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There’s a man dying in front of you. Blood is pouring out of his torso like a fountain, and the gash across his gut is deep enough to suck. He’s staring at you with wide, agony-stricken eyes, screaming at you for help. There’s not a lot of time, so you have to act quickly. There are several ways to approach this, though. You could just let him die. But that’s not what your sponsor wants, what the fans expect, or the what the rules imply. Besides, it’s just… boring. So what will it be? A streetlamp through the skull? How about dunking him into a flaming barrel, then tossing him into a dumpster? At least you’d be cleaning up your own messes. Of course, being messy is encouraged here. Murder is expected, but it’s the suffering that really matters. You’re the one who ripped the guy open, so you better make the finish look good.

Welcome to Varrigan City.


Oh, don’t feel guilty. Quibbling over morality has long gone out of style here; given the situation, you’d be a murderer, too. Terrorists have sealed off the city and turned it into a massive reality television show. Winners of the Deathwatch Games get to live, and the last one standing gets millions in prize money. As for the losers, well, that should be obvious. The rich and powerful get to sit back and enjoy the slaughter from the comfort of home, complete with move-by-move commentary. Jack Cayman, in the meantime, is the show’s latest rising star. It’s obvious he’s there for more than just the money, but his true motives are only gradually revealed throughout the game. Despite being the hero, he’s hardly a likeable protagonist; he’s gruff, tough, and utterly apathetic about the violence surrounding him.

It’s probably for the best, though. When your work involves murdering people, a good personality isn’t exactly necessary. Besides, Jack is very good at what he does. His punches and kicks can shatter bones, and he’s able to swing the average foe around like a rag doll. But it’s the hardware that makes Jack stand out from your average badass. He’s approaching this Evil Dead style: a prosthetic chainsaw attached to his right arm. There’s nothing that ends a fight to the death faster than some saw teeth through the skull. All you have to do is press down on the B Button and swing away. The problem is that the motion detection doesn’t offer much in the way combos. Such things would be kind of pointless, given how most enemies get cleaved in half with a single attack. Things get more interesting once you’ve beaten your target senseless; you’ll be able to execute finishing moves by following on-screen commands. A quick controller thrust might let you split a foe from the crotch up, and a spinning motion could send your victim flying. It’s as gruesome as it is fun.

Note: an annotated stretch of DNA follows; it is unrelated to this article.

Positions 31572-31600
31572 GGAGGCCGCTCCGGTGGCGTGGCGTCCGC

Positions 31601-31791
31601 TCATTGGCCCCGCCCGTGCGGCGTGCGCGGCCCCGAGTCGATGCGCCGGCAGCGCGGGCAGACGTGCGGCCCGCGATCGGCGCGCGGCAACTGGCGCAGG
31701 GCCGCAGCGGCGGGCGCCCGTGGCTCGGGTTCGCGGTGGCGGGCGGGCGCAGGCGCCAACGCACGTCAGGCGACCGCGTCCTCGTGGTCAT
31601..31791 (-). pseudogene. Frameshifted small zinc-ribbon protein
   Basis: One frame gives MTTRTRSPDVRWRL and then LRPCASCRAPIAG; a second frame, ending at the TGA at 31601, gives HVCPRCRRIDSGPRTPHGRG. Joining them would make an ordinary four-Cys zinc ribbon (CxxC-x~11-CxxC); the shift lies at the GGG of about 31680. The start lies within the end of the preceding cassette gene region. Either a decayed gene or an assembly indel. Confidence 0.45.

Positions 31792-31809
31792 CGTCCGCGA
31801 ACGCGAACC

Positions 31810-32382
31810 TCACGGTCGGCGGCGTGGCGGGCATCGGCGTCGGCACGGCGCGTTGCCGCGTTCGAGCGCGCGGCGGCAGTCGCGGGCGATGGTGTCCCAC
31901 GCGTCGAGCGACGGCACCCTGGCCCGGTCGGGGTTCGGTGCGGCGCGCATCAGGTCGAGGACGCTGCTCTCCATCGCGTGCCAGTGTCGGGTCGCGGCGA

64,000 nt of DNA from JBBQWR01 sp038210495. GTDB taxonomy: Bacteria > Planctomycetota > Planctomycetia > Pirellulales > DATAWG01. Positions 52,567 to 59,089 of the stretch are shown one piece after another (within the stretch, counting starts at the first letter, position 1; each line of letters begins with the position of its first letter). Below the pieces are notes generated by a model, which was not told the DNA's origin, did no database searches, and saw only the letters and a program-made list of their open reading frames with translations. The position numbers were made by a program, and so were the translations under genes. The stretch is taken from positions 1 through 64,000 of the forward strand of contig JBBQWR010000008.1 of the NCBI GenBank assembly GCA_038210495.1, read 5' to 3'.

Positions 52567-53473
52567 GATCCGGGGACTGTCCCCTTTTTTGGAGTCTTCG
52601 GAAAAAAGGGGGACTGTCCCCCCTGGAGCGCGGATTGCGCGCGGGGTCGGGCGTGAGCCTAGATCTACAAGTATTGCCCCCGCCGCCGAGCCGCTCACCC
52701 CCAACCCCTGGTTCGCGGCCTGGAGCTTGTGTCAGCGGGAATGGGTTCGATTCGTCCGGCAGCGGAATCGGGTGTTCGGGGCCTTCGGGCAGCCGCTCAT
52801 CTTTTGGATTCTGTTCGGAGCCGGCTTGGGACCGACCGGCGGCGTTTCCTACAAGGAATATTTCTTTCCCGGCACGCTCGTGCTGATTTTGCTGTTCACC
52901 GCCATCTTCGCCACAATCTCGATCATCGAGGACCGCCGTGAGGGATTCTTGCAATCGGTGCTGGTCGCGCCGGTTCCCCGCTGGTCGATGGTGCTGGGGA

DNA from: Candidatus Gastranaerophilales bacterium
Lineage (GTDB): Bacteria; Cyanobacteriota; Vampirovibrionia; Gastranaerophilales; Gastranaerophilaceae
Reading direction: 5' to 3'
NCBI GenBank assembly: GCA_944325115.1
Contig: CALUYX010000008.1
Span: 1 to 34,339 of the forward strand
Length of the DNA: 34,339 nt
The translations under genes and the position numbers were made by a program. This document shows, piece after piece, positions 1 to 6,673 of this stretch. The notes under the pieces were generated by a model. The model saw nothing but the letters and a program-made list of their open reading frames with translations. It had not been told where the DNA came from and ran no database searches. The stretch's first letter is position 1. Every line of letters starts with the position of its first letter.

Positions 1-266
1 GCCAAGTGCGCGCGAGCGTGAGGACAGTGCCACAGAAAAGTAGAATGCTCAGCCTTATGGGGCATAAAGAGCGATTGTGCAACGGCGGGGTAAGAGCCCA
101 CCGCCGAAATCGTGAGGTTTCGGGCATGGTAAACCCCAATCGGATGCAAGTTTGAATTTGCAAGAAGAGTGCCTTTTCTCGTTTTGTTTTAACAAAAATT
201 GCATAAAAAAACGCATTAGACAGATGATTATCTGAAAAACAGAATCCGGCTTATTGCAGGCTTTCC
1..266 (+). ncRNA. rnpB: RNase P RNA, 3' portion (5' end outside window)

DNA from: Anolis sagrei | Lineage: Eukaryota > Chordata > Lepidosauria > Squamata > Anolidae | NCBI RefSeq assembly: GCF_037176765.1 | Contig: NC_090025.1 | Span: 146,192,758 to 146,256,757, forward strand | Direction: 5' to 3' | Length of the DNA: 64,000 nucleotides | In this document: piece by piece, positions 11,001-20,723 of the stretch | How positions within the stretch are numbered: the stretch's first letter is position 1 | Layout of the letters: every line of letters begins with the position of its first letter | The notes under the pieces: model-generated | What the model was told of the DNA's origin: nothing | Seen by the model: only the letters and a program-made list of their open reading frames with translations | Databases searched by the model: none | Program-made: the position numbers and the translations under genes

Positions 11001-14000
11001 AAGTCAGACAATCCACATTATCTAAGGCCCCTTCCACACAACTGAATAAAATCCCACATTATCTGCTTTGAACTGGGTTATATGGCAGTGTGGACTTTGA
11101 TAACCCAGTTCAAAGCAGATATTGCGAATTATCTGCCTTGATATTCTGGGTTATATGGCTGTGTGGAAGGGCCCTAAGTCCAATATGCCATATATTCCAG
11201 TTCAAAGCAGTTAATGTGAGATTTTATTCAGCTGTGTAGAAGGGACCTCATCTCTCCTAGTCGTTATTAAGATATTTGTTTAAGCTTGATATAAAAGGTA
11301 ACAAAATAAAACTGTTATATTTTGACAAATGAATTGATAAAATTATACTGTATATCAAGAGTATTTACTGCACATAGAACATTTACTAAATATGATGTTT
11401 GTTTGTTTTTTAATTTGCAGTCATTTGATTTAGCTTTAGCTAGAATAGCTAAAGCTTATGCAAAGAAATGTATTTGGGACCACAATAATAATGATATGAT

But you can do better. Much, much better. Varrigan City has been converted into a giant deathtrap, and you’ll find plenty of ways to use it accordingly. Several of the objects laying around can be used as weapons. See that fancy street lamp? Try plucking it out of the ground and shoving it through someone’s eye. Don’t limit yourself to just one, either; turn the guy’s face into a pincushion! A little variety works wonders, too; you could tie someone up with a tire, ram a bottle of fizzing soda down his throat, force his body into a barrel, and finish things off with an old-fashioned disembowelment. Then there’s all the environmental hazards; you can force your victims onto a wall of spikes, shove them into spinning blades and passing vehicles, toss them into fireplaces and piranha-infested waters, shock them with light fixtures, and even decorate trees with their corpses. There are literally so many ways to kill someone that you might miss some of them the first time through. The trick is learning how to use these objects and surroundings to maximize the amount of suffering; the more devastating your combos are, the higher scores you’ll get.

It’s not just about killing people in cool ways, either. Those scores are what allow you to progress in a given level. After you’ve racked up enough damage, other parts of the level will be made available for you to use. It’ll start off small, like a unlocking a spiked club, flaming torch, and other pickups. You’ll eventually unlock a variety of mini-games as well. You’ll have to kill as many people as possible in a given time limit, using whatever special machine or weapon is provided to you. Most of these are simple and straightforward, like using a bat to smash foes onto a giant dartboard, turning bodies into gory fireworks, or feeding a crowd into a giant jet turbine. Others aren’t quite as polished; you’ll have a hard time whacking heads off accurately in man Golf, or impaling foes onto giant porn star billboards. These awesome (and hilariously over-the-top) Bloodbath Challenges provide a nice break from the usual combat. Once you’ve gotten through all the mini-games and killed enough foes, you’ll eventually be treated to an awesome boss battle and progress to the next area. Rinse and repeat, and you’ll be well on your way to becoming the Deathwatch champ.